As the pandemic continues to develop and new variants emerge, we will be using this article to make sure everyone has access to important information regarding COVID-19 and what it means for people with rare autoimmune rheumatic diseases.
We’ll be updating this post regularly as new data and information emerges.
People with a weakened immune system who are classified as severely immunosuppressed either due to underlying health conditions or medical treatment are being identified and offered a third primary dose of COVID-19 vaccination to help reduce their risk of getting seriously ill.
It is recommended that the third dose be given at least eight weeks after the second, as part of the primary course of immunisation, but if your GP or consultant believes that a different interval should be offered, because of ongoing treatment or starting treatment which will suppress the individual’s immune system, then this timing may be altered.
The JCVI also recommends a booster dose for this group a minimum of three months (91 days) after the third primary dose.
The guidance outlines that:
- The success of the COVID-19 vaccination programme means that shielding and identifying people as clinically extremely vulnerable (CEV) is no longer necessary.
- People who were part of the CEV patient cohort aren’t substantially at greater risk than the general population are advised to follow the same guidance as everyone else to stop the spread of COVID-19 and other respiratory illnesses.
- There remains a smaller number of people whose weakened immune system means they may be at higher risk of serious illness from COVID-19, despite the vaccination.
Who is eligible for a third primary COVID-19 dose?
Guidance from the Joint Committee on Vaccination and Immunisation (JCVI) recommends that a third dose be offered to individuals aged 12 years and over with severe immunosuppression.
This includes people who had or have:
- a blood cancer (such as leukaemia or lymphoma)
- a weakened immune system due to a treatment (such as steroid medicine, biological therapy, chemotherapy or radiotherapy)
- an organ or bone marrow transplant
- a condition that means you have a very high risk of getting infections
- a condition or treatment your specialist advises makes you eligible for a third dose
Further information about the eligibility criteria for a third dose has been published by the JCVI and is available here.
Do I need a third primary dose or a booster dose?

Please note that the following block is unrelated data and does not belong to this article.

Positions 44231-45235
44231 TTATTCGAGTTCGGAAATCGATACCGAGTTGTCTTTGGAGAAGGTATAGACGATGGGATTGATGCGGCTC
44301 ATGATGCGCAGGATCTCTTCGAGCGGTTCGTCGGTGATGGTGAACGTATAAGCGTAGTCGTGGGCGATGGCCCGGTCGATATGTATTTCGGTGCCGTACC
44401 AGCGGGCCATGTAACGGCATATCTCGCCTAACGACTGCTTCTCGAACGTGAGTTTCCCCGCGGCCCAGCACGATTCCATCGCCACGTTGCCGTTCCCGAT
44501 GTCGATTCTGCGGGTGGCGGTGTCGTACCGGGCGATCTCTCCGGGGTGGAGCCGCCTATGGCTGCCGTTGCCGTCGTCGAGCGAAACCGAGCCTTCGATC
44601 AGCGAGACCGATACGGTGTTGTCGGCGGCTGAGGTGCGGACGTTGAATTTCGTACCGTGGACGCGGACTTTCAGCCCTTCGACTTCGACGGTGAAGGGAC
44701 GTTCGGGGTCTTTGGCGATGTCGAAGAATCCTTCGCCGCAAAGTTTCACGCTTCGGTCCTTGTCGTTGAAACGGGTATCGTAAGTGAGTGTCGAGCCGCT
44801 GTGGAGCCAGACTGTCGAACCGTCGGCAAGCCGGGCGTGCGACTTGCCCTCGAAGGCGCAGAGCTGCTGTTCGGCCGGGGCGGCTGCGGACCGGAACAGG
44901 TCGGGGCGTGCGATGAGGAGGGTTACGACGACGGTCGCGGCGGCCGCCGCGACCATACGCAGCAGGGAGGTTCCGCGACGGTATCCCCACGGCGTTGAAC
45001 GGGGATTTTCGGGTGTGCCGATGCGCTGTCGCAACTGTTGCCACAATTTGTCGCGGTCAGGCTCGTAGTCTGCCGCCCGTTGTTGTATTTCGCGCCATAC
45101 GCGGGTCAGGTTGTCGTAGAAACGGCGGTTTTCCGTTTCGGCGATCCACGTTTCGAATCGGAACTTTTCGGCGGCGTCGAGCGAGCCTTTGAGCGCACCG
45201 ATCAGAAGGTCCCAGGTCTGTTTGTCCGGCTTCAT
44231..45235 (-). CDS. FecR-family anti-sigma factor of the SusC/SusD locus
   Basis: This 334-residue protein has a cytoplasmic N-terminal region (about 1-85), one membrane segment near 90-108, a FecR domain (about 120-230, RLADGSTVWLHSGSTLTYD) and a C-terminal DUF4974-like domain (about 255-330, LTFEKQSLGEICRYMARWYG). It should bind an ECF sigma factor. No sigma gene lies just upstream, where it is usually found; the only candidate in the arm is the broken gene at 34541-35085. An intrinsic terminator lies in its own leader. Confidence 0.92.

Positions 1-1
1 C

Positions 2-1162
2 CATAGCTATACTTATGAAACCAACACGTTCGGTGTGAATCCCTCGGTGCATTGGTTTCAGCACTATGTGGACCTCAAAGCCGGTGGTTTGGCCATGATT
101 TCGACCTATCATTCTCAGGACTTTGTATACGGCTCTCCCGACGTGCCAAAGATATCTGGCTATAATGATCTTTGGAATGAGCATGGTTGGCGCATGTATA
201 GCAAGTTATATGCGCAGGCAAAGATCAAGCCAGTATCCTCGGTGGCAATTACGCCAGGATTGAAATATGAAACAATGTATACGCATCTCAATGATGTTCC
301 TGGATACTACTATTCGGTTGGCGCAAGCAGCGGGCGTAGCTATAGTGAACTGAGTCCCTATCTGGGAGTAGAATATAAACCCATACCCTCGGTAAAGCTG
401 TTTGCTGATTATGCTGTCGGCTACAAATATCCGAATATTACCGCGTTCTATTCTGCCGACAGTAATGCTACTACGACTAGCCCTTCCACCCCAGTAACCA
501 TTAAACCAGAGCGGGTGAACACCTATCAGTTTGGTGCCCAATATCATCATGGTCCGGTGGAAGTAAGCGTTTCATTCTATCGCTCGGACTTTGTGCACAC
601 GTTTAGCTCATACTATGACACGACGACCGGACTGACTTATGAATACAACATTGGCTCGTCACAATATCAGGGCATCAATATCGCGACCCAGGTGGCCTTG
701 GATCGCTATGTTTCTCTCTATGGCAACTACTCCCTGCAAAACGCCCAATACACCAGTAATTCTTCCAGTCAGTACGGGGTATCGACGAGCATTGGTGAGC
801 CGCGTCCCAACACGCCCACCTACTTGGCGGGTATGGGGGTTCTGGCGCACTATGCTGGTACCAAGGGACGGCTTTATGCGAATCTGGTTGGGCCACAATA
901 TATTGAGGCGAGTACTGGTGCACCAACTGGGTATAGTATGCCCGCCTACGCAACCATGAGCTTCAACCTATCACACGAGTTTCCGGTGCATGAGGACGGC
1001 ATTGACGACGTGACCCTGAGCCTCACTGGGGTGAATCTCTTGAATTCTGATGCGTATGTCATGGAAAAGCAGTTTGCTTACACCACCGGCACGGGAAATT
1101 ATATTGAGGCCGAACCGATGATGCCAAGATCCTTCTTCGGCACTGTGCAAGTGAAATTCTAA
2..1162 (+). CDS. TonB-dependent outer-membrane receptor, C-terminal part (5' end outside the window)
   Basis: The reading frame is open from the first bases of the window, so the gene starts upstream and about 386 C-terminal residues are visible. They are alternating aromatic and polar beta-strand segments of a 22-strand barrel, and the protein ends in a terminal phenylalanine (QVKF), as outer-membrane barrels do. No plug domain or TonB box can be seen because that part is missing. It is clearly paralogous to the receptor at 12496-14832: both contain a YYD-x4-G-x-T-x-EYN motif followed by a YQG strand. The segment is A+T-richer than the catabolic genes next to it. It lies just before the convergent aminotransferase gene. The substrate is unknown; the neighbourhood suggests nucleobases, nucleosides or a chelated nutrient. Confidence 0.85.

RAIRDA has developed a vaccine flowchart below, in partnership with Versus Arthritis and The Arthritis and Musculoskeletal Alliance (ARMA) to help people work out if they are eligible for for a third dose, booster or neither which is available here.
Included below is all the information someone needs to get vaccinated if they’re severely immunosuppressed.
How to get your third dose of a COVID-19 vaccine
If you’re eligible for a third dose, your GP or hospital consultant should contact you to let you know. You may also have received a letter from the NHS advising that you may be eligible and to discuss this with your doctor.
Your doctor will discuss with you how you can get your vaccine. You’ll usually get vaccinated at your local hospital or a local NHS service, such as a GP surgery.
If you are aged 18 or over and have a letter from a GP or hospital consultant confirming your eligibility for a third dose, you can also book your vaccination appointment online through the National Booking System or attend a walk-in vaccination site if you bring the letter with you to your appointment.
If you are eligible and you do not have a referral letter from your GP or hospital consultant, you can still opt for a walk-in vaccination appointment, but you will need to present relevant medical documentation confirming your condition and have an assessment on site by a qualified healthcare professional.
It’s important to be aware that not every walk-in site is able to offer vaccination for people who are severely immunosuppressed, so please use the NHS online walk-in site finder to make sure you choose the right site for you.
Examples of medical evidence that can be used to confirm your eligibility includes, but is not limited to:
- A hospital letter describing your condition at the time of your 1st and/or 2nd dose
- Evidence of prescribed medication at the time of your 1st/2nd dose – either in a hospital letter that describes the medication being prescribed, a prescription copy or a medication box with your name and the date on it
How to get your COVID-19 booster (fourth dose)
If you are aged 18 and over and have already received a third dose of the vaccine, you should get a booster three months after your third vaccination.
If you are eligible for a booster, your GP or hospital consultant should contact you to let you know and invite you to book your appointment. Your doctor will discuss with you how you can get your vaccine. You’ll usually get vaccinated at your local hospital or a local NHS service, such as a GP surgery.
If it has been three months since your third dose and you haven’t heard from your doctor yet, you should contact them to discuss your vaccination.
Alternatively, if you already have a letter from a GP or hospital consultant confirming your eligibility for a third dose, you will be able to get a booster at a walk-in vaccination site if you take the letter with you, subject to assessment on site by a qualified healthcare professional.
What adjustments are being made to support people who are severely immunosuppressed attending walk-in vaccination appointments?
Vaccination sites have been asked to ensure that appropriate arrangements and reasonable adjustments are in place such as priority lanes to support people who are less able to queue, including those in the severely immunosuppressed cohort.